Describe in Five: Leonard Fournette

Now that the NFL Draft Combine has wrapped up, we now have the fullest view we can get of most of the draft’s prospects. This allows us to finalize rankings, or our so called “big boards,” and determine who us experts have ranked in order based on talent. There are plenty of talented prospects across all possible rounds of the draft, and there will surely be steals and busts labeled everywhere. Players will be knocked for random things, and we’ll hear plenty from “an anonymous scout” until the Draft rolls around in late April. One player that may be mentioned in the conversations is Leonard Fournette, who is the top running back in this year’s draft. Fournette was a star for LSU’s run-first offense since his freshman year, and he has succeeded for three straight years and will now head to the NFL to be a great player. There are virtually zero scenarios in which Fournette is not picked within the top 10 of the draft. The goal of Describe in Five is to try to get the best picture of a prospect in just five .gifs, with an explanation behind each one. After talking about Deshaun Watson yesterday, we can move on to someone who is considered the best running back in Fournette.

1. vs. Alabama (2016)


This is a solid example of Fournette’s balance and running ability. Alabama’s defense beat up on the Tigers’ offensive line all night long, and general held the running back to a small amount of yardage. On this play he’s able to pick up just about 9 yards and show off his short jump cuts, vision, and ability to stay on his feet when a defender comes in contact with him. This game was full of bad plays from the offensive line and at times, Fournette himself, but there were points in the game that showcased his abilities and why he is considered such a good running back.

2. vs. Wisconsin (2016)


In the season opener for the Tigers, Wisconsin’s defense was able to key in Fournette’s run for most of the game.There were points at which he was able to break off some big runs, though, like the one shown above. This play shows Fournette’s vision when reading blocks and running lanes, and his ability to move to the open lane as fast as possible and get outside. After a slow start when the Badgers’ defense was on to him, Fournette was able to collect six yards a carry and finished with almost 140 yards. This is a good example of him being able to make some yards for himself.

3. vs. Mississippi State (2016)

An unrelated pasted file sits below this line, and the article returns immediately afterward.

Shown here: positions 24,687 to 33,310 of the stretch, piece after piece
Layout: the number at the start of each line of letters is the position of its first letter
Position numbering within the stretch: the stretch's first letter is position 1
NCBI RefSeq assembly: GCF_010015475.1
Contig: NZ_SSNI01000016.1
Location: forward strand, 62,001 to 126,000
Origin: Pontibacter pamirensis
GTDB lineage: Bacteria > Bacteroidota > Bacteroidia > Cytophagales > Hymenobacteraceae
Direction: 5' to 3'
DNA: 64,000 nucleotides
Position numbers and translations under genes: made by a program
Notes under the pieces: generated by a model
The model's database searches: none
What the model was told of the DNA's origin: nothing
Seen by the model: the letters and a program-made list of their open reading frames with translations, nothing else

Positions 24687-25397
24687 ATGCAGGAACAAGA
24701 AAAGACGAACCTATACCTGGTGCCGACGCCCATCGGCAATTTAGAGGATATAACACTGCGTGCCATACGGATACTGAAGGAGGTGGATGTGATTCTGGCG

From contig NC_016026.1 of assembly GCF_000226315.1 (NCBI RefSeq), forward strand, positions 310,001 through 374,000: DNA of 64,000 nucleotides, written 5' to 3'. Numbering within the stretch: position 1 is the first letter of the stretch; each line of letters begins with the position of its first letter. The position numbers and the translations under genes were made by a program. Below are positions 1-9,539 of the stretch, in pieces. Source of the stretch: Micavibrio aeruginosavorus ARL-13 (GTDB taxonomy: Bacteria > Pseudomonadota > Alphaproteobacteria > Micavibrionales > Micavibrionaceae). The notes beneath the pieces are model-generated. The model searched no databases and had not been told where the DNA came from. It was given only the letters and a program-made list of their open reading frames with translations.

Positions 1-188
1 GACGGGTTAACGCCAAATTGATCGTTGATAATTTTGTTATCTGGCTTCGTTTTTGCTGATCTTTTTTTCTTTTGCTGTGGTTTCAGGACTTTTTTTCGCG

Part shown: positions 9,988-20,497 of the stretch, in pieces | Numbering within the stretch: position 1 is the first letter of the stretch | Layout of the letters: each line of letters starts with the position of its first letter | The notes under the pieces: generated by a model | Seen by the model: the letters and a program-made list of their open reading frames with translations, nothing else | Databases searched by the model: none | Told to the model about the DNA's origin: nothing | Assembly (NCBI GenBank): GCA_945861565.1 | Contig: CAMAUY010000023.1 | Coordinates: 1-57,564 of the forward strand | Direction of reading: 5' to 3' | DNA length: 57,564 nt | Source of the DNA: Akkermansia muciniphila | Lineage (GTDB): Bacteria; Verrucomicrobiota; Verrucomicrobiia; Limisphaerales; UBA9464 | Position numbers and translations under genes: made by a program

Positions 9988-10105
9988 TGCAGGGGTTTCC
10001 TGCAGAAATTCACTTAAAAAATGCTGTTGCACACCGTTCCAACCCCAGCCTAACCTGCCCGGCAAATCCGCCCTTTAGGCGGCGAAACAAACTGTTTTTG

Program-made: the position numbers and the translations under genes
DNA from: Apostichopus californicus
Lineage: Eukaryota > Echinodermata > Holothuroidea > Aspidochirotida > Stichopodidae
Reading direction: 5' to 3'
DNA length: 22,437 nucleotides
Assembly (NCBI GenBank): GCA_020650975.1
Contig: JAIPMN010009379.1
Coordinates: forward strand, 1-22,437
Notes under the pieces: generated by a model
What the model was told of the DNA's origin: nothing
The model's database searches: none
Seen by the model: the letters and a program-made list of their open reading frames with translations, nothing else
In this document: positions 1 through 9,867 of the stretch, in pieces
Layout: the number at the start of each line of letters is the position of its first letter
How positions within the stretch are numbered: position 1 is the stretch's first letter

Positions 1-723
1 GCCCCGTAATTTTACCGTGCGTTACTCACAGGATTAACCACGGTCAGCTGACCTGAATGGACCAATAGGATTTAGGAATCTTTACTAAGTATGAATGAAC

This shows a time where Fournette misses a chance to create a couple yards for himself and settles for getting stopped just after the line of scrimmage. He tries to lower his shoulder to beat the safety coming down, but the SAM linebacker is able to read the run and help secure the tackle. Fournette has the opportunity to make a cut outside, where there is just a cornerback waiting for him with a receiver able to offer blocking. This is an issue that could possibly be fixed, but vision issues have plagued top running backs before (hey, Trent Richardson).

4. vs. Mississippi State (2016)


People looking at the stat sheet for Fournette’s game vs. Miss State would probably be impressed: he rushed for 147 yards and 2 touchdowns. What they won’t see is that he also lost the ball twice, and one came on a fourth down play that could’ve been important to the game. This is ball security that you don’t want to see. A running back should be able to hold onto the ball through a rip, especially when he already has two hands on. In 2016, Fournette fumbled 3 times on 129 carries. That turns out to be an average of one fumble every 43 carries. If Fournette ends up being your primary back, that means that he’s going to fumble once every game or two, which is not ideal with a “star” back.

5. vs. Ole Miss (2016)


This was an interesting play that shows a few things. First, Fournette is lined up as the offset fullback on this play, and he runs a flare to the flat to catch a pass. Fournette is normally targeted about 2 or 3 times a game as a receiver, so it was good to see him catch the ball and make it work after the catch. The play also shows Fournette’s ability to turn his speed into power, when he crushes a defensive back that tries to tackle low on him. While the DB was using the correct technique, Fournette’s ability to lower himself to that level and deliver a blow like this is impressive. Power backs are important in the NFL, and Fournette has that sort of element to his game while keeping speed in as an option as well.

In Conclusion

Leonard Fournette has been called a generational talent since stepping into Death Valley. I do not believe he is one of those that will be considered an all-time great, but I believe that Fournette will be very successful in his career and end up a Hall of Fame candidate. He is a strong runner and is able to create for himself when he can lower his shoulder on smaller targets. Fournette spends too much time dancing in the backfield at times, and that will lead to issues if he does not have a strong offensive line playing in front of him. He also needs to improve a bit on his ball security, as it could end up being a problem like former LSU back Stevan Ridley. If he has a group of road graders that can create holes for him, he will have an Ezekiel Elliott-type rookie year. If he goes to a team like the New York Jets that is rebuilding their offensive line, he will need time to develop his creation skills. For now he is a great talent that needs to be put in the right place to succeed in the NFL.


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